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Being the thoughts and writings of one Gustaf Erikson; father, amateur photographer, technologist.
More stuff can be found at gerikson.tumblr.com and Flickr.
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HN&&LO is a web page that scrapes the APIs of Hacker News and Lobste.rs and collates those entries that share a URL.
This lets you easily follow the discussion on both sites for these links.
I wrote this tool because I’m much more active on Lobste.rs than on HN, but I would like to keep “tabs” on both sites. I’m especially interested in how the information is disseminated between the sites.
I’ve long liked to grab stuff via a web API, stuff it into a DB, and output a web page based on the data. This project was a first attempt to use a templating engine in Perl, and I’m ashamed to say I’ve taken so long to understand the greatness of this approach.
The data updates hourly, there’s rarely more than a couple of new entries on Lobste.rs per hour.
In fact, this can illustrate the difference in scale between the two sites.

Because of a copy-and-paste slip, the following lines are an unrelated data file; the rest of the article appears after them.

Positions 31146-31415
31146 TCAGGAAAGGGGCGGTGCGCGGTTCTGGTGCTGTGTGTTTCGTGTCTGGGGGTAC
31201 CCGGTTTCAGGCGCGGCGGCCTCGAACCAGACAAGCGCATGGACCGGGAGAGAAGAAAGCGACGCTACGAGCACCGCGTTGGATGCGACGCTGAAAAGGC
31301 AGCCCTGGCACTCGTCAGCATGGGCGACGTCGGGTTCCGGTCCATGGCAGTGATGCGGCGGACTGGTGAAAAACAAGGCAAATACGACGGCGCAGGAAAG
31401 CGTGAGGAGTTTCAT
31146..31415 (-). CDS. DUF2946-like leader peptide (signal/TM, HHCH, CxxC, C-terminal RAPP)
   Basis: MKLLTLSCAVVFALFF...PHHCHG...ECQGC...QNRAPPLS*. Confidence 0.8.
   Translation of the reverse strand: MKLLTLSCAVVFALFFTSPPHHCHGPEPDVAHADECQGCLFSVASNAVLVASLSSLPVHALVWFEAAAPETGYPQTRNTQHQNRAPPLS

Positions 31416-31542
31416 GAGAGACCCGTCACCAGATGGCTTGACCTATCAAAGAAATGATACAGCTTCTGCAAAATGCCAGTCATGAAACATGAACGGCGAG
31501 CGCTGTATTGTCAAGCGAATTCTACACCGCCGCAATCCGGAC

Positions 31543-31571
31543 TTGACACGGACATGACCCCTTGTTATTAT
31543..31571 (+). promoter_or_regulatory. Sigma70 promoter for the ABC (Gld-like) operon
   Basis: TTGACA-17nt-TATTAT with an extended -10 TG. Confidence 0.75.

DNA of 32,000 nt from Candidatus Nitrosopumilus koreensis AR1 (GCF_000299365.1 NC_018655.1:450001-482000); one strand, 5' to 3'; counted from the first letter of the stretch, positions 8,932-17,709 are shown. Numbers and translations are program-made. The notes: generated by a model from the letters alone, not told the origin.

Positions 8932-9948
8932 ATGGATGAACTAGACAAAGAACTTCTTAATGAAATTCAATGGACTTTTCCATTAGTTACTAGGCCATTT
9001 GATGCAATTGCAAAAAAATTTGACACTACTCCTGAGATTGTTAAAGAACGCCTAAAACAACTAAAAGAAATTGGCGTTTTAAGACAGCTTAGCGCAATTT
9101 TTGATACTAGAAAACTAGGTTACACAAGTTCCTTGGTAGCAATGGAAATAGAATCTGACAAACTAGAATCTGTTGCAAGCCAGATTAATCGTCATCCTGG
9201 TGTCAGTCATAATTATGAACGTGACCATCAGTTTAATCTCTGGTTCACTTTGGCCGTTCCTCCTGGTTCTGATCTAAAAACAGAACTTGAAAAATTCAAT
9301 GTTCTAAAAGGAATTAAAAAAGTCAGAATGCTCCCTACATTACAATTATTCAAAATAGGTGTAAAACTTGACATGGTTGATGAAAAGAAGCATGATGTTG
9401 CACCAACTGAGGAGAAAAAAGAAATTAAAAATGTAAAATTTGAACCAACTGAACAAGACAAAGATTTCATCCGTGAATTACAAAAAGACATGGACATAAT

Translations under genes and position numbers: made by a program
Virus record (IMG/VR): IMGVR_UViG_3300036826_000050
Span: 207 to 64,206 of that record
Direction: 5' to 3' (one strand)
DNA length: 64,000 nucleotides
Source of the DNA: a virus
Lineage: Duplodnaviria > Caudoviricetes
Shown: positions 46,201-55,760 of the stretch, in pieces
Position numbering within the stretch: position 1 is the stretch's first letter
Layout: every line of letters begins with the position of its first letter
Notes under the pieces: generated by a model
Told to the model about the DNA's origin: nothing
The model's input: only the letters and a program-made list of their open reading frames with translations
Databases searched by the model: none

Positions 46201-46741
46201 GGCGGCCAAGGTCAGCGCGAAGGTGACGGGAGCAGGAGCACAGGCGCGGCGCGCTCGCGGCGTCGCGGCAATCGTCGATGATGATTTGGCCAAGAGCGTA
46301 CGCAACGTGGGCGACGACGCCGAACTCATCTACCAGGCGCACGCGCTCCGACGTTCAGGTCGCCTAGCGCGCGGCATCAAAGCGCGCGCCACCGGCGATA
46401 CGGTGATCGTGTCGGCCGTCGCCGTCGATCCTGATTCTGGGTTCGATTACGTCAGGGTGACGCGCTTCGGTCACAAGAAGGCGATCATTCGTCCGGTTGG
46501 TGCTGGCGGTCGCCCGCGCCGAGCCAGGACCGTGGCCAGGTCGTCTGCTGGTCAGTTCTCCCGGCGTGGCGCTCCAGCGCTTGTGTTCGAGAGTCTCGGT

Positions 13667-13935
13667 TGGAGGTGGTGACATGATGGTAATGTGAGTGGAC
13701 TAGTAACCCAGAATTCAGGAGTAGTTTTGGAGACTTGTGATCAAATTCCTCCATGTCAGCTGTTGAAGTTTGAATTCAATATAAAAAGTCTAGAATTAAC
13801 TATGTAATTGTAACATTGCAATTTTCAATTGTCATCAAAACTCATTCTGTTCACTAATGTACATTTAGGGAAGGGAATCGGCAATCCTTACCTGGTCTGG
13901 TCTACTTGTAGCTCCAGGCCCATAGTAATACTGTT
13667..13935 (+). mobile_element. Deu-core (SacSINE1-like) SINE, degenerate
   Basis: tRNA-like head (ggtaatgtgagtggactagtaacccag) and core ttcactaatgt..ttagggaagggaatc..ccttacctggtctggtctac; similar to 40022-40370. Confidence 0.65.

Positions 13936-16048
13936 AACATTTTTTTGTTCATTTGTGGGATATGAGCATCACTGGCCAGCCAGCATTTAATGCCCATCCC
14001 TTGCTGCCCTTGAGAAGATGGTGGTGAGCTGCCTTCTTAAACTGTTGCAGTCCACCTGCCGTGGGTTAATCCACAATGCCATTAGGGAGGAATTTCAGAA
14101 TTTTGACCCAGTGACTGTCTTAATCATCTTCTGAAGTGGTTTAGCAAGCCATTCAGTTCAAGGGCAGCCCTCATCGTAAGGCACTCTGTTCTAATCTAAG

Time period: 5 Jul 2019 11:19 to 8 Aug 2019 23:59 (both times in UTC).
Average number of submissions per hour: 33 for HN, 1 for Lobste.rs.
Once updated, a static web page is generated. This keeps overhead low.
Coincidentally, while I was writing this post, an article was published in the New Yorker about the moderators (all two of them) of Hacker News. This sparked a discussion on HN (obviously) but also on Lobster.rs (see both linked here).
To me, what makes Lobste.rs better is that it’s much smaller (one can easily catch up with a day’s worth of comments), the editing tools are more sophisticated, and the tag system allows one to determine whether a post is interesting or not. HN is much harder to grasp.
I think the tendencies noted in the article are common to both sites - male, youngish software developers with a rationalist bent. But I think Lobste.rs is a bit more self-aware of this fact (or rather, critiques are more visible there). In some ways, Lobste.rs, being a reaction to HN, defines itself culturally both for and against the bigger site.
If you’re interested in pedestrian Perl code, source is here.